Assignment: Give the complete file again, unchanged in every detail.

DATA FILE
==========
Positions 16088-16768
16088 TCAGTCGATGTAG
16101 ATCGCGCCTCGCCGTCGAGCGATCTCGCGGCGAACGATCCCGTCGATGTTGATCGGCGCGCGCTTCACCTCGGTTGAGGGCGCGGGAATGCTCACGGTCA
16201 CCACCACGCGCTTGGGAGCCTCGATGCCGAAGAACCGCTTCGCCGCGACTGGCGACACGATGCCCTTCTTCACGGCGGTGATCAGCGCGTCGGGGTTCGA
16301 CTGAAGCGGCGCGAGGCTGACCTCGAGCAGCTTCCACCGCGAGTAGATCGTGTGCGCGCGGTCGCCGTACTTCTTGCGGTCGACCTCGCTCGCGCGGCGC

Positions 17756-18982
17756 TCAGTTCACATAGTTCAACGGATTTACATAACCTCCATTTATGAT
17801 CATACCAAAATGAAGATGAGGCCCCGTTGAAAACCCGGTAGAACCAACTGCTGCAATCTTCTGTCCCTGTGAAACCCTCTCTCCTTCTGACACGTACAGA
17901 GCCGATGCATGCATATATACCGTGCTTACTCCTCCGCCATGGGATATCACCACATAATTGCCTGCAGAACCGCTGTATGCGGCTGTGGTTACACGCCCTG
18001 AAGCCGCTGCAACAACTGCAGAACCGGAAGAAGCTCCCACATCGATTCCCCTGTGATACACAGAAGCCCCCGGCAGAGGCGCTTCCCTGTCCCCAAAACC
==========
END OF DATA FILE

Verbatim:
Positions 16088-16768
16088 TCAGTCGATGTAG
16101 ATCGCGCCTCGCCGTCGAGCGATCTCGCGGCGAACGATCCCGTCGATGTTGATCGGCGCGCGCTTCACCTCGGTTGAGGGCGCGGGAATGCTCACGGTCA
16201 CCACCACGCGCTTGGGAGCCTCGATGCCGAAGAACCGCTTCGCCGCGACTGGCGACACGATGCCCTTCTTCACGGCGGTGATCAGCGCGTCGGGGTTCGA
16301 CTGAAGCGGCGCGAGGCTGACCTCGAGCAGCTTCCACCGCGAGTAGATCGTGTGCGCGCGGTCGCCGTACTTCTTGCGGTCGACCTCGCTCGCGCGGCGC

Positions 17756-18982
17756 TCAGTTCACATAGTTCAACGGATTTACATAACCTCCATTTATGAT
17801 CATACCAAAATGAAGATGAGGCCCCGTTGAAAACCCGGTAGAACCAACTGCTGCAATCTTCTGTCCCTGTGAAACCCTCTCTCCTTCTGACACGTACAGA
17901 GCCGATGCATGCATATATACCGTGCTTACTCCTCCGCCATGGGATATCACCACATAATTGCCTGCAGAACCGCTGTATGCGGCTGTGGTTACACGCCCTG
18001 AAGCCGCTGCAACAACTGCAGAACCGGAAGAAGCTCCCACATCGATTCCCCTGTGATACACAGAAGCCCCCGGCAGAGGCGCTTCCCTGTCCCCAAAACC